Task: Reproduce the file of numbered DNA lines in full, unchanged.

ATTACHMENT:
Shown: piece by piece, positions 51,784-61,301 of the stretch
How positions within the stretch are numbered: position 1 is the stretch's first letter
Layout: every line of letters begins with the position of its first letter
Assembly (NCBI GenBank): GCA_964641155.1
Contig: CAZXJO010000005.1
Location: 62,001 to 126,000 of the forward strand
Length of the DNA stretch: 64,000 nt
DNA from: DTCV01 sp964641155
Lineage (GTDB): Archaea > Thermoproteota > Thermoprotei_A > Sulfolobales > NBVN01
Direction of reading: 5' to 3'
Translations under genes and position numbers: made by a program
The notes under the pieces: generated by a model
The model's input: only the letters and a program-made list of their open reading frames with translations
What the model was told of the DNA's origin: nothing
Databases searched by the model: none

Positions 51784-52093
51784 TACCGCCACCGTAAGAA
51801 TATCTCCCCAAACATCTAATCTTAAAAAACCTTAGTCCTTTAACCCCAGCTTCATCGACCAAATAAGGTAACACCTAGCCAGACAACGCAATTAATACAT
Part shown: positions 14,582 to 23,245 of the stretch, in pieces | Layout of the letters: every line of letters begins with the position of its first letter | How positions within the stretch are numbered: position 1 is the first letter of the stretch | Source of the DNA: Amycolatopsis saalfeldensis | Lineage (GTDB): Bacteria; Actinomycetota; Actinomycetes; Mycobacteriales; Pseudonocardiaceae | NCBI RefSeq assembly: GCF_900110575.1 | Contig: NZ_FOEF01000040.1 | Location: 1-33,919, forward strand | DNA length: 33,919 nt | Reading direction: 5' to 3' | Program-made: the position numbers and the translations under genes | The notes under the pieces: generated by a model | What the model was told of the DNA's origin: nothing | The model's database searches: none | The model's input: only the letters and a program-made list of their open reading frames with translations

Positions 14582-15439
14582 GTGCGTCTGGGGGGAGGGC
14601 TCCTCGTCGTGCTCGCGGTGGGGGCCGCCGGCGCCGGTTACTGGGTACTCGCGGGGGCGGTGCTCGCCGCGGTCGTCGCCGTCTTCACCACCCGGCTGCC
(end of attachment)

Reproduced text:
Shown: piece by piece, positions 51,784-61,301 of the stretch
How positions within the stretch are numbered: position 1 is the stretch's first letter
Layout: every line of letters begins with the position of its first letter
Assembly (NCBI GenBank): GCA_964641155.1
Contig: CAZXJO010000005.1
Location: 62,001 to 126,000 of the forward strand
Length of the DNA stretch: 64,000 nt
DNA from: DTCV01 sp964641155
Lineage (GTDB): Archaea > Thermoproteota > Thermoprotei_A > Sulfolobales > NBVN01
Direction of reading: 5' to 3'
Translations under genes and position numbers: made by a program
The notes under the pieces: generated by a model
The model's input: only the letters and a program-made list of their open reading frames with translations
What the model was told of the DNA's origin: nothing
Databases searched by the model: none

Positions 51784-52093
51784 TACCGCCACCGTAAGAA
51801 TATCTCCCCAAACATCTAATCTTAAAAAACCTTAGTCCTTTAACCCCAGCTTCATCGACCAAATAAGGTAACACCTAGCCAGACAACGCAATTAATACAT
Part shown: positions 14,582 to 23,245 of the stretch, in pieces | Layout of the letters: every line of letters begins with the position of its first letter | How positions within the stretch are numbered: position 1 is the first letter of the stretch | Source of the DNA: Amycolatopsis saalfeldensis | Lineage (GTDB): Bacteria; Actinomycetota; Actinomycetes; Mycobacteriales; Pseudonocardiaceae | NCBI RefSeq assembly: GCF_900110575.1 | Contig: NZ_FOEF01000040.1 | Location: 1-33,919, forward strand | DNA length: 33,919 nt | Reading direction: 5' to 3' | Program-made: the position numbers and the translations under genes | The notes under the pieces: generated by a model | What the model was told of the DNA's origin: nothing | The model's database searches: none | The model's input: only the letters and a program-made list of their open reading frames with translations

Positions 14582-15439
14582 GTGCGTCTGGGGGGAGGGC
14601 TCCTCGTCGTGCTCGCGGTGGGGGCCGCCGGCGCCGGTTACTGGGTACTCGCGGGGGCGGTGCTCGCCGCGGTCGTCGCCGTCTTCACCACCCGGCTGCC